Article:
NDM 2011‎ > ‎Workshop Program‎ > ‎


Title: Accelerating Data-Driven Discovery by Outsourcing the Mundane (slides)

Ian Foster
Computation Institute,  Argonne National Laboratory & University of Chicago


Dr. Ian Foster is Director of the Computation Institute, Professor in the Department of Computer Science at the University of Chicago. He is also a Senior Scientist and Distinguished Fellow at the Argonne National Laboratory. He is well known for the Globus Project, his research and development effort addressing computational and communications problems for collaborative computing.

We have made much progress over the past decade toward effectively harnessing the collective power of IT resources distributed across the globe. In fields such as high-energy physics, astronomy, and climate, thousands benefit daily from tools that manage and analyze large quantities of data produced and consumed by large collaborative teams.

But we now face a far greater challenge: Exploding data volumes and powerful simulation tools mean that far more--ultimately most?--researchers will soon require capabilities not so different from those used by these big-science teams. How is the general population of researchers and institutions to meet these needs? Must every lab be filled with computers loaded with sophisticated software, and every researcher  become an information technology (IT) specialist? Can we possibly afford  to equip our labs in this way, and where would we find the experts to operate them?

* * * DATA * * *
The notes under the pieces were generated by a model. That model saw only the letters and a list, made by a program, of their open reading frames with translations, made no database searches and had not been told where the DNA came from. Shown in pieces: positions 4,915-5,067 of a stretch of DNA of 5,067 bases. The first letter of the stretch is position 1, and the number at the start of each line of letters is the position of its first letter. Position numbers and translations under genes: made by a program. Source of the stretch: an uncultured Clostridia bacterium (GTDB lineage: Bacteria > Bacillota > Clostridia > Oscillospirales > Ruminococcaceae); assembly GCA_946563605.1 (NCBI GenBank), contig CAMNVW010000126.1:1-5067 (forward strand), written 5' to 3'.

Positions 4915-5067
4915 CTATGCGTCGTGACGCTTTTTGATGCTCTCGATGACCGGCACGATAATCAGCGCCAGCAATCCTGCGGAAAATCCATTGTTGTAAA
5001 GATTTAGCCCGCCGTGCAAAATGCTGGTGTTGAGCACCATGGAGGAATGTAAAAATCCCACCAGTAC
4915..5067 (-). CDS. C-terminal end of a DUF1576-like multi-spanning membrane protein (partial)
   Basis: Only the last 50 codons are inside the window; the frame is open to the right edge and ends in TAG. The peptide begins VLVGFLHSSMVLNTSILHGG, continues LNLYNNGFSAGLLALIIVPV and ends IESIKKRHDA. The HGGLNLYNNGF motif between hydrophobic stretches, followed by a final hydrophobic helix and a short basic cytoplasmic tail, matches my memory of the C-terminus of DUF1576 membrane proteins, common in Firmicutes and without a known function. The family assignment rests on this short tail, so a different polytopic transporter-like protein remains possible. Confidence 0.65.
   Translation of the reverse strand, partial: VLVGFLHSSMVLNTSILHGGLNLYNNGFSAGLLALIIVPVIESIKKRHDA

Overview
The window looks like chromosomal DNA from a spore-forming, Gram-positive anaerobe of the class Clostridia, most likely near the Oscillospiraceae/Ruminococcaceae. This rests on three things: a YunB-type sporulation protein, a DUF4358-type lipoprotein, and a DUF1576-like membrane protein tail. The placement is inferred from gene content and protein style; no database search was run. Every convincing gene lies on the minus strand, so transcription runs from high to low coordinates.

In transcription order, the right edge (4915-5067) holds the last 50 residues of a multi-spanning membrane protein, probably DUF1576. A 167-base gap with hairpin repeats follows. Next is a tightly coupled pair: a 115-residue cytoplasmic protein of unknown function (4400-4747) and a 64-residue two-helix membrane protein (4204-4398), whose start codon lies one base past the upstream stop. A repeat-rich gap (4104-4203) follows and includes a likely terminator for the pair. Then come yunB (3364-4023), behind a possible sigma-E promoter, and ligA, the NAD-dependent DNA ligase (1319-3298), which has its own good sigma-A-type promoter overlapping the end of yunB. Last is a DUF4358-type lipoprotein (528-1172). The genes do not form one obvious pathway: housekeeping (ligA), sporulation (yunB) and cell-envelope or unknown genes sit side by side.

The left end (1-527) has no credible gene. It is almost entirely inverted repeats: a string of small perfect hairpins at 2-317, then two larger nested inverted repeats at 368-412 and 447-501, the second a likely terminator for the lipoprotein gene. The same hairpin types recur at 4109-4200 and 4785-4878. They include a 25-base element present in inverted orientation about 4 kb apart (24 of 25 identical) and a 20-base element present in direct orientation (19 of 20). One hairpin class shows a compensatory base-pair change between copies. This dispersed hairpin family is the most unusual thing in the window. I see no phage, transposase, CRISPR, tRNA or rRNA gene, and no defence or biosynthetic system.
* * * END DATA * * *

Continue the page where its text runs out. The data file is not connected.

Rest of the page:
Consumers and businesses face similar challenges, and industry has responded by moving IT out of homes and offices to so-called cloud providers (e.g., GMail, Google Docs, Salesforce), slashing costs and complexity. I suggest that by similarly moving research IT out of the lab, we can realize comparable economies of scale and reductions in complexity.  More importantly, we can free researchers from the burden of managing IT, giving them back their time to focus on research and empowering them to go beyond the scope of what was previously possible.

I describe work we are doing at the Computation Institute to realize this approach, focusing initially on research data lifecycle management. I present promising results obtained to date with the Globus Online system, and suggest a path towards large-scale delivery of these capabilities.